The Netburner Coldfire modules (like the Mod5213) seem to have lots of potential and decent prices, but IMHO, Netburner is WAY too secretive about things that they have no good reason to be secretive about. Apparently, they're good about answering email... but I've gotten badly spoiled by Atmel. Atmel doesn't feel any need to go through daily pruning away postings that criticize them or make them look bad, because anyone who bothers to make half an effort to read the replies and general context quickly figures out that things aren't nearly as bad as the poster might have thought. Atmel's not afraid to post appnotes whose general theme is "how to solve (some problem) in (our chip)", while Netburner's marketing dept. and lawyers seem to be hellbent on presenting a well-scrubbed & carefully-polished image of a universe where everything is always perfect and trouble-free. They just don't give off that same happy, carefree, information-wants-to-be-free vibe that Atmel does. And it's a shame, because I really want to like them.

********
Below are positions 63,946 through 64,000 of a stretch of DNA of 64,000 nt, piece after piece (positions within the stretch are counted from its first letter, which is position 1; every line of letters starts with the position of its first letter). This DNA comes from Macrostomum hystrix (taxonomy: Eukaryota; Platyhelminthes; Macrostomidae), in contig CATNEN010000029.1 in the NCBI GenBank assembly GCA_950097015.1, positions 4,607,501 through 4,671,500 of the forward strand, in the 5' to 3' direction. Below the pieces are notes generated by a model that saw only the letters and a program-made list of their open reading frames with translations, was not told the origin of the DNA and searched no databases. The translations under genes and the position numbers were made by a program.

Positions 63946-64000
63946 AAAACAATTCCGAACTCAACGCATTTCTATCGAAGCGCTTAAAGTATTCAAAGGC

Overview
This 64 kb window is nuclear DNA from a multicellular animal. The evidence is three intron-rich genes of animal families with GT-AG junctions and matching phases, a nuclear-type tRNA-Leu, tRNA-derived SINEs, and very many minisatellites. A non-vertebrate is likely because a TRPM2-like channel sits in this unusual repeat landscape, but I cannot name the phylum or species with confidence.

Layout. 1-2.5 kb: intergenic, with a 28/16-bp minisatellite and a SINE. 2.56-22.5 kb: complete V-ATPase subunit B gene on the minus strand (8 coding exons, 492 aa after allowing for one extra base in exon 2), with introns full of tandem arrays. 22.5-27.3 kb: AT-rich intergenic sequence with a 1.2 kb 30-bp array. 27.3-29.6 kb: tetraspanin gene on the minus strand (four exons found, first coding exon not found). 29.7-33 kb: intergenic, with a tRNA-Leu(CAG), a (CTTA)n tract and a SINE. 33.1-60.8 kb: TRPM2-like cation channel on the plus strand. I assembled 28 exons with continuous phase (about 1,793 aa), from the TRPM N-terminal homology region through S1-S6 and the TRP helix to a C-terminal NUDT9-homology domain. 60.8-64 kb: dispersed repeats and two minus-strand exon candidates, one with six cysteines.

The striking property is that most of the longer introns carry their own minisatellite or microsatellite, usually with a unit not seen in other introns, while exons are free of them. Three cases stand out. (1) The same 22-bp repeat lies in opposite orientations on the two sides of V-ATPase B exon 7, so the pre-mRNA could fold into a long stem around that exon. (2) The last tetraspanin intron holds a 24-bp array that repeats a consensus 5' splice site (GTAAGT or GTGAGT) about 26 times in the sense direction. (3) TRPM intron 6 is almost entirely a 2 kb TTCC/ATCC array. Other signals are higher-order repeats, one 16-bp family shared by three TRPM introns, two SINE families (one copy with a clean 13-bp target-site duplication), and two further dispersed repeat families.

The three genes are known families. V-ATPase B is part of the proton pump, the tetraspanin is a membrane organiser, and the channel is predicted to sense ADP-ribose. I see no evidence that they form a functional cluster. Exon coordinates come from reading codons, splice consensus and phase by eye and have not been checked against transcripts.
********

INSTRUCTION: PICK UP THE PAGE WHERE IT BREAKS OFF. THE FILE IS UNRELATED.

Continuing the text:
I wouldn't recommend ARM for newbies, but for anyone considering them as the next logical step above AVRs, NXI's ARM chips seem to be the most "AVR-like" in terms of on-chip peripherals and capabilities. Check out's NXI-based ARM modules.


Deef (162646) | more than 7 years ago | (#17840154)

Good info on the AVR series. I have had similar positive experiences with the AVR microcontrollers and community.

Re:Atmel AVR. No contest. (1)

Jeff DeMaagd (2015) | more than 7 years ago | (#17841922)

Regarding the documentation, I suggest starting a wiki to record all the typical gotchas, and maybe make a third party data sheet system. That would help cut out the verbose cruft that most CPU data sheets seem to have.